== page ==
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Concept drawing of the new building, from a Northeast aerial view  (Source: Argonne National Laboratory)

Concept drawing of the new building, from a Northwest aerial view  (Source: Argonne National Laboratory)

Concept drawing of the new building, from a Southwest aerial view  (Source: Argonne National Laboratory)

Concept drawing of the new building, from a ground view from the Southwest  (Source: Argonne National Laboratory)
Funded by the U.S. Department of Energy, Argonne National Laboratory's new lab will help U.S. maintain energy leadership

With other countries like China and Japan increasingly looking to establish themselves as leaders in alternative energy, and with carbon emissions becoming a serious international concern, the U.S. is eager to maintain its lead on the cutting edge of energy research.  Argonne National Laboratories, which we recently caught up with concerning a solar power grant, has just received the first round of U.S. Department of Energy funding for a brand new $95M USD lab that will help the U.S. to develop advanced alternative energy solutions.

The initial funding came in at $8M USD and will fund much of the initial construction of the new lab, dubbed the Energy Sciences Building (ESB).  Construction on the building will begin in 2011. 

Argonne Director Eric Isaacs says the new lab is vitally needed as many of the research center's labs are aging badly.  He states, "The ESB will house the kind of research infrastructure that is necessary to conduct breakthrough science.  Compared to many of Argonne's existing buildings, some of which are more than 50 years old, the ESB will enable highly interactive scientific collaborations by bringing together in one place energy-related scientific research that is presently spread throughout the Argonne campus."

Al Sattelberger, associate laboratory director for Energy Sciences and Engineering highlighted the new lab's agenda, stating, "The work in the ESB will focus on four central themes associated with Argonne's energy security strategy, strengthen our basic research capabilities, and facilitate synergies that enhance both.  The ESB is another step in Argonne's long-range campus modernization plan"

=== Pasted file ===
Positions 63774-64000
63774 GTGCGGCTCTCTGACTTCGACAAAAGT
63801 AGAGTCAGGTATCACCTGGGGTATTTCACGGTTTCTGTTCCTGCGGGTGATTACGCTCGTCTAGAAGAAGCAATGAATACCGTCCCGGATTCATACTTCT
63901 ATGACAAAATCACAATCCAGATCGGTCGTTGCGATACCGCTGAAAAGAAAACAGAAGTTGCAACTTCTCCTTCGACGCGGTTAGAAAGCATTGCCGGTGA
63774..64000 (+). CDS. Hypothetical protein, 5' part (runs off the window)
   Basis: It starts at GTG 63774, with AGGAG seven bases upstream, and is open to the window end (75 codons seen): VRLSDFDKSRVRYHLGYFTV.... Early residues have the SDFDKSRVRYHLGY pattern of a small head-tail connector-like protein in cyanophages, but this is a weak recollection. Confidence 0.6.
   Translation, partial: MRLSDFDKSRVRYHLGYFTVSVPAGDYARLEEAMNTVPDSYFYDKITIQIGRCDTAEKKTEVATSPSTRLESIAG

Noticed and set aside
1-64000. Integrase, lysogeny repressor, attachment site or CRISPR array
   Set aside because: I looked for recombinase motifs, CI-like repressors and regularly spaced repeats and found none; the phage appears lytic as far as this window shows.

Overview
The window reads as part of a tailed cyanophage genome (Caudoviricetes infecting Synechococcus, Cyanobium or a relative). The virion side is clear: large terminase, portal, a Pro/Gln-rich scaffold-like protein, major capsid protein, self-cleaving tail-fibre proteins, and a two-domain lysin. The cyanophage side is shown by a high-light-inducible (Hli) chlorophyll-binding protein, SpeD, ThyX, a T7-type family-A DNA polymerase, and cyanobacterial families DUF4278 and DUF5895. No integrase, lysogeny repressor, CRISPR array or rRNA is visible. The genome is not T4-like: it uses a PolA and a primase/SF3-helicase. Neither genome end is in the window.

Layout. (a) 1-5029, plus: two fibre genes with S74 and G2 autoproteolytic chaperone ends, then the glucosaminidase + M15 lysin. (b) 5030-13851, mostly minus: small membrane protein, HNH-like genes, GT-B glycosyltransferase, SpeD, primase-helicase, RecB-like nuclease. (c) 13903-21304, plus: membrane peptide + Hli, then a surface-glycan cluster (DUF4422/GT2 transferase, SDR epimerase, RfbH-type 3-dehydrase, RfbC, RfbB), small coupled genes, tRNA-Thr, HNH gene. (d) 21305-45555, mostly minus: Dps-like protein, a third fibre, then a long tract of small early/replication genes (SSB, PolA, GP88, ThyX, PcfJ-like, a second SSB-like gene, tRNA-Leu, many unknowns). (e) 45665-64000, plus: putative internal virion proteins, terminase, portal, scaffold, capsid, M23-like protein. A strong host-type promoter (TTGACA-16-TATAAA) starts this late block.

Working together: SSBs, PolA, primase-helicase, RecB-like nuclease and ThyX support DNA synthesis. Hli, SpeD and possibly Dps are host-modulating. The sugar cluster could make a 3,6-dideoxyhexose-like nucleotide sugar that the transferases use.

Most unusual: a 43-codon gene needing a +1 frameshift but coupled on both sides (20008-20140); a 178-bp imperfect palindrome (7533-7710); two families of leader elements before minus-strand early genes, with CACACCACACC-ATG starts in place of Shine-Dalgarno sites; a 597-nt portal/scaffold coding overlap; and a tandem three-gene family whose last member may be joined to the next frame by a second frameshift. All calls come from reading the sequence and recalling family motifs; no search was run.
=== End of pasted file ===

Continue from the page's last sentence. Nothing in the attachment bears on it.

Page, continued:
The lab will be a hotbed for materials research.  One of the four key types of research will be energy conversion materials, including photovoltaics and thermal fluids.  A second key objective is to develop more efficient solar power harvesting devices.  A third research focus is to develop better catalysts and materials for fuel cells, considered a potential candidate to drive future vehicles.  A final focus is to improve energy storage solutions, reducing the possibility of interruptions from wind or solar power sources.

The lab is scheduled to be completed in 2014.  Located in the northern section of the ANL campus, the multi-story building will offer 140,000 square feet and offer workspace for an estimated 250 employees.

The new lab comes as part of a sweeping modernization effort by the Office of Science (SC), which oversees Argonne and nine other basic science-oriented national laboratories for the U.S. DOE.  Describes Angela Harvey, director of the Infrastructure, Programs and Projects Division at the DOE Argonne Site Office, "The focus of this modernization effort is major capital investment in the infrastructure to ensure the continued vitality of the national laboratories and to improve the readiness of the infrastructure to support current and future missions of DOE.  This initiative involves all the SC laboratories and includes more than 30 projects totaling more than $2 billion.  The end result will be modern, safe, quality infrastructure that will allow the laboratories to ensure scientific leadership now and in the future."

While Argonne National Laboratory is government-funded, its independently managed by the business UChicago Argonne LLC.  Located in Illinois, near Chicago, the lab cooperates with hundreds of universities on research and employs researchers from over 60 countries.  Research programs include physics, chemistry, electronics, alternative energy, automotive research, and more.





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